Photo of Shelly Sack
Written by
Shelly Sack
Shelly is a regular Contributor to AOTMP®

What is the new world order within technology roles and responsibilities? Typically, a chief information security officer’s (CISO) responsibilities lie with overall security and differ frommanaging IT day-to-day functions and strategic transformations. Traditionally, they have reported to the chief information officer, but situations vary depending on company size. Let’s dig in a little with Ben Carr who recently took on not only the responsibilities of the CISO, but those of privacy and IT as well when joining Cradlepoint as its Chief Security & Trust Officer. Carr said his appointment highlights the importance of not only security within the company, but the role trust plays for its customers. Cradlepoint is a Boise, Idaho-based technology company that develops cloud-managed 4G LTE and 5G edge networking solutions for businesses.

“Security really needs to have an unfiltered viewpoint of the entire organization,” Carr said. “These roles must be able to have transparency, not only internally but externally as well. While I was initially hired to lead the security organization, we realized that the alignment of security, privacy, and IT really allows us to think about the issues in a fundamentally different way. It’s really what the industry and our customers are asking for; these areas aren’t siloed they are intertwined. Considering the issues we have seen in the industry in the last several years around third-party risk, it became clear it really is an issue of trust.

“In the past, the CISO has traditionally reported into the CIO; the security officer is becoming a key business leader and the trend is that the CISO should be reporting directly to the CEO. Some forward-thinking companies are transitioning from the traditional security structure where security was reporting into IT, to a more risk aligned structure, where IT is reporting into the security leader. This can be a more business aligned structure, and one that supports customer concerns. This can be an enabler for CISOs who have responsibility for the IT side; an immediate benefit can be the reduction in conflicts of interest when addressing security issues.”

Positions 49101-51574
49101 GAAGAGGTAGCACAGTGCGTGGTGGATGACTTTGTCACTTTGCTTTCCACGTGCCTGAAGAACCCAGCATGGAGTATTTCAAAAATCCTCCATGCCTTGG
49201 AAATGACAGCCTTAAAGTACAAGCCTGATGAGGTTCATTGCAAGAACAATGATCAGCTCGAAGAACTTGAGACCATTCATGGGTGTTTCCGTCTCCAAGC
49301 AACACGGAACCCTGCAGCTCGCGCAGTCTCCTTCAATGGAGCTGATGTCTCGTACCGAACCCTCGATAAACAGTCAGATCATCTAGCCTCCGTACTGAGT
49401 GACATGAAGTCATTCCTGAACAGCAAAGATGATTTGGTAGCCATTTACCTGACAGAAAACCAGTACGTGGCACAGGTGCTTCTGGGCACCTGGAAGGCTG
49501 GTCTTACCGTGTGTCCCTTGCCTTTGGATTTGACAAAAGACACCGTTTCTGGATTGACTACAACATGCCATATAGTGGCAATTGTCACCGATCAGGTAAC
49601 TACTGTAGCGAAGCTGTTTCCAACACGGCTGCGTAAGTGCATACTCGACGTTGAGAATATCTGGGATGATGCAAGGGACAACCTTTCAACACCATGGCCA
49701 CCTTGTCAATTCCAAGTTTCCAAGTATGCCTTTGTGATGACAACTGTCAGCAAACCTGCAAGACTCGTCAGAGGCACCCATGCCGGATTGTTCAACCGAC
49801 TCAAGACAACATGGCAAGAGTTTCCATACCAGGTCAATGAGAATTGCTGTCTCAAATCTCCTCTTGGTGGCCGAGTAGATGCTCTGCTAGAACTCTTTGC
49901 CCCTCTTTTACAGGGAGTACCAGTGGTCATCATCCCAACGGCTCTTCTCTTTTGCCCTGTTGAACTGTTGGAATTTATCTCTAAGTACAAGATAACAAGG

Cradlepoint was acquired for $1.1 billion by Ericsson in 2020 and operates as a standalone subsidiary. Carr said his appointment highlights the importance of not only security within the company, but the role trust plays for its customers.

Photo of Ben Carr
Ben Carr is Chief Security & Trust Officer at Cradlepoint

“You have to trust your leaders and enable them to drive success in their individual areas. Hire good people, It’s the most important decision you can make as a leader. Taking responsibility for large spans of control, both Security and IT can present a challenge in itself, if not managed. I think three to eight direct reports is a good span of control. More than that, it can become unscalable. I think it’s important to be managing from a people perspective; ultimately, it’s the people that drive change and growth in the business. If you’re sitting with your direct reports and realize you have too many people to feed with two pizzas, that’s too many, you won’t have the time to both think strategically and give your directs the attention they need to grow,” he said.